Nigeria has been a hotbed for bitcoin trading, at least among African nations. Now the West African country’s policymakers want to examine the digital coin to determine whether or not it has a place in the Nigerian economy, as per a report in Bloomberg. The concerns surfaced during a Senate session earlier this week in Abuja in which bitcoin took center stage.
African millennials are especially keen on bitcoin, as per the BBC, including in Lagos, where bitcoin is looked to not only as a form of investment but also as a means to remit payments cross-border. But it may soon be tougher for them to do so.
According to Deputy Senate President Ike Ekweremadu, the Senate Committee on Banking, Insurance and Other Financial Institutions will launch an investigation into “the viability of bitcoin as a form of investment, come up with recommendations on how to control its uses and trade.”
It’s to the dismay of some policymakers that bitcoin’s traded in Nigeria amid what Senator Benjamin Uwajumogu described in a motion as investors being “persuaded” of quick returns.
The Nigerian Senate is joining the chorus of the country’s central bank, the head of which told said in recent days to Bloomberg that trading bitcoin was akin to gambling, saying that the Central Bank of Nigeria couldn’t support such risky behavior.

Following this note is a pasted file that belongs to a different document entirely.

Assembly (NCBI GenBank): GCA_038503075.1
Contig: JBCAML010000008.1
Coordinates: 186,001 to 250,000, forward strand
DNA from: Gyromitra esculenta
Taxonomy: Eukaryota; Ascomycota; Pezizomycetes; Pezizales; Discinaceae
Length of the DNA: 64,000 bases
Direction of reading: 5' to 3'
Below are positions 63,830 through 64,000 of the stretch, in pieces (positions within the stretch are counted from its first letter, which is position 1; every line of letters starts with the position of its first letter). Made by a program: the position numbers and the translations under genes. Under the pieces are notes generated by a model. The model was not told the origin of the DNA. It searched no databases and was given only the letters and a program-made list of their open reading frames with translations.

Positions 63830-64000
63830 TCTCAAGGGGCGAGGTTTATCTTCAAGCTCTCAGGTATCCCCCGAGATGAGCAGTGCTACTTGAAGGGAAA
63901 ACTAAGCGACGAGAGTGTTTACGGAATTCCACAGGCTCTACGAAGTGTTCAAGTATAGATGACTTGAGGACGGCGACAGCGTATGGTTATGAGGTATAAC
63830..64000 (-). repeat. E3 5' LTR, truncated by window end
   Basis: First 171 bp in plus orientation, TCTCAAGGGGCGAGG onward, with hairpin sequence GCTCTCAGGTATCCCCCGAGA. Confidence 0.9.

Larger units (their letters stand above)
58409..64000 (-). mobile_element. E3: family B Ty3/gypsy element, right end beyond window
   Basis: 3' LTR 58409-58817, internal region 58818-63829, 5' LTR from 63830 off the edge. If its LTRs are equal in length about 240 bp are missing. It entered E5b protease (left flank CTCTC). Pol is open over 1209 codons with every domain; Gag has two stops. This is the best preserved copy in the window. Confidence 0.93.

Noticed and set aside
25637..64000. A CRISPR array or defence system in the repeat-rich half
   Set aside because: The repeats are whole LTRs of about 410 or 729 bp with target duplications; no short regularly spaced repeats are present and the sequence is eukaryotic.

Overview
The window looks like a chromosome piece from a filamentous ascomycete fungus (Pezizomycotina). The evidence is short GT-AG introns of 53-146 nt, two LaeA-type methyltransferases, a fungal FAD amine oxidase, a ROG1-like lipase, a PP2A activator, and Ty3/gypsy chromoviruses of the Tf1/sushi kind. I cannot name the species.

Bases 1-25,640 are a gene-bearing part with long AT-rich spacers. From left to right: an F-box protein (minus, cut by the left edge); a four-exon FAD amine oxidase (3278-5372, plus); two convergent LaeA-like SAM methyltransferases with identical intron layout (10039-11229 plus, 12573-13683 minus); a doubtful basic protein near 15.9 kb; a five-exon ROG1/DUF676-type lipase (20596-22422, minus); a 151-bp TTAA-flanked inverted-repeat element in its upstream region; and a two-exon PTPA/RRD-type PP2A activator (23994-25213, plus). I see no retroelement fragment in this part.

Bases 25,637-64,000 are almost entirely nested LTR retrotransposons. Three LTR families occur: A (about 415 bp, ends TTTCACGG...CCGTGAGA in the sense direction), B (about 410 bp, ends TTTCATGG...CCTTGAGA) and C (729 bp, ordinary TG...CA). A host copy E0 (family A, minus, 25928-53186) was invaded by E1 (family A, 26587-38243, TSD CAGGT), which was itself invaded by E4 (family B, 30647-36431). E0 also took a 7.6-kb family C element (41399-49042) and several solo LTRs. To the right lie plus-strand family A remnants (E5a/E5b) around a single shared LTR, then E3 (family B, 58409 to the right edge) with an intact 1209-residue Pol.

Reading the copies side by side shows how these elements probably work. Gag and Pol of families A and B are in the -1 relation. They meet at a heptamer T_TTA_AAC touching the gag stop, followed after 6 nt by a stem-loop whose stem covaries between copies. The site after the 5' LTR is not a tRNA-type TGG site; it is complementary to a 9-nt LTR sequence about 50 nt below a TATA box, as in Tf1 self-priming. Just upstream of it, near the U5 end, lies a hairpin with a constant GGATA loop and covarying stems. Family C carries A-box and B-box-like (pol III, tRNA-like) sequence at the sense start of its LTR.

Caution has been the tone of Nigerian policymakers since a year ago, when the central bank approached lenders amid the bitcoin price volatility and propensity for money laundering. They appear to be digital-coin agnostic, having cautioned that bitcoin, Monero, Litecoin and other altcoins are not recognized as legal tender in the country and therefore any transactions are done so at the risk of the bank.
The CBN even approached lenders, requesting they steer clear of digital coins before “substantive regulation and/or decision” by policymakers. The time appears to have come, as the Senate plans to give its recommendations within a couple of weeks.
Without formal regulation till now, traders have taken to forming their own clusters to implement standards for bitcoin trading. They had to do something, given their affinity for trading the digital coin coupled with the widespread fraud that had gripped the nation and took Nigerians for millions of dollars. This hit hard in a nation whose per-capita yearly income falls below $3,000.
So the traders reportedly took to messaging app Telegram and created their own Know-Your-Customer (KYC) protocols, so to speak, in which interested parties are vetted, sometimes face-to-face, before joining the group, which has since ballooned to some 800 members.
Meanwhile, the fate of bitcoin trading in Nigeria is out of their hands.
Lagos image from Shutterstock.
Last modified: February 2, 2018 12:31 UTC